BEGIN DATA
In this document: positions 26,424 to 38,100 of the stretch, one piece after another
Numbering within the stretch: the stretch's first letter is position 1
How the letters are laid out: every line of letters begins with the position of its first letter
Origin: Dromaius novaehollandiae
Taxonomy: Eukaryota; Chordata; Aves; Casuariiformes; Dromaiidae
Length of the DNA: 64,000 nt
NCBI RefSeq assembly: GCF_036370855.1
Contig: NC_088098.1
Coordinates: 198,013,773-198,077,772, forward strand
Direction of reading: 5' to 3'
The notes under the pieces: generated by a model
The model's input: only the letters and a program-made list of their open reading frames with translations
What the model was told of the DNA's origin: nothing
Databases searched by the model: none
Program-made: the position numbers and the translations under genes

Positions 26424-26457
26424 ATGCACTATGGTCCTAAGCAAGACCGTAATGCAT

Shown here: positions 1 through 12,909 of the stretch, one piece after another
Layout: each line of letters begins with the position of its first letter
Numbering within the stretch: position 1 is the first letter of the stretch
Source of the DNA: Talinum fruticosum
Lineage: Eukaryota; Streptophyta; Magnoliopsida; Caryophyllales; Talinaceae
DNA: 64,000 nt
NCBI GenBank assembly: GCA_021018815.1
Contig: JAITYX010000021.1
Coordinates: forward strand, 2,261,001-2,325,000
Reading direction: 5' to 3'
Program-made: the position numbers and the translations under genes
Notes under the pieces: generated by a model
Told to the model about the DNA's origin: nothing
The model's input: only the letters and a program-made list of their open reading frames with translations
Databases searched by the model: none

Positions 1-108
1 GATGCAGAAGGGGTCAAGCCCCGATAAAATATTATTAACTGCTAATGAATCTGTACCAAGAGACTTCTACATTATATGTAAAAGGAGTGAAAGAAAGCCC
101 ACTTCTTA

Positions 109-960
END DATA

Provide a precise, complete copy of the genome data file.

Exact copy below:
In this document: positions 26,424 to 38,100 of the stretch, one piece after another
Numbering within the stretch: the stretch's first letter is position 1
How the letters are laid out: every line of letters begins with the position of its first letter
Origin: Dromaius novaehollandiae
Taxonomy: Eukaryota; Chordata; Aves; Casuariiformes; Dromaiidae
Length of the DNA: 64,000 nt
NCBI RefSeq assembly: GCF_036370855.1
Contig: NC_088098.1
Coordinates: 198,013,773-198,077,772, forward strand
Direction of reading: 5' to 3'
The notes under the pieces: generated by a model
The model's input: only the letters and a program-made list of their open reading frames with translations
What the model was told of the DNA's origin: nothing
Databases searched by the model: none
Program-made: the position numbers and the translations under genes

Positions 26424-26457
26424 ATGCACTATGGTCCTAAGCAAGACCGTAATGCAT

Shown here: positions 1 through 12,909 of the stretch, one piece after another
Layout: each line of letters begins with the position of its first letter
Numbering within the stretch: position 1 is the first letter of the stretch
Source of the DNA: Talinum fruticosum
Lineage: Eukaryota; Streptophyta; Magnoliopsida; Caryophyllales; Talinaceae
DNA: 64,000 nt
NCBI GenBank assembly: GCA_021018815.1
Contig: JAITYX010000021.1
Coordinates: forward strand, 2,261,001-2,325,000
Reading direction: 5' to 3'
Program-made: the position numbers and the translations under genes
Notes under the pieces: generated by a model
Told to the model about the DNA's origin: nothing
The model's input: only the letters and a program-made list of their open reading frames with translations
Databases searched by the model: none

Positions 1-108
1 GATGCAGAAGGGGTCAAGCCCCGATAAAATATTATTAACTGCTAATGAATCTGTACCAAGAGACTTCTACATTATATGTAAAAGGAGTGAAAGAAAGCCC
101 ACTTCTTA

Positions 109-960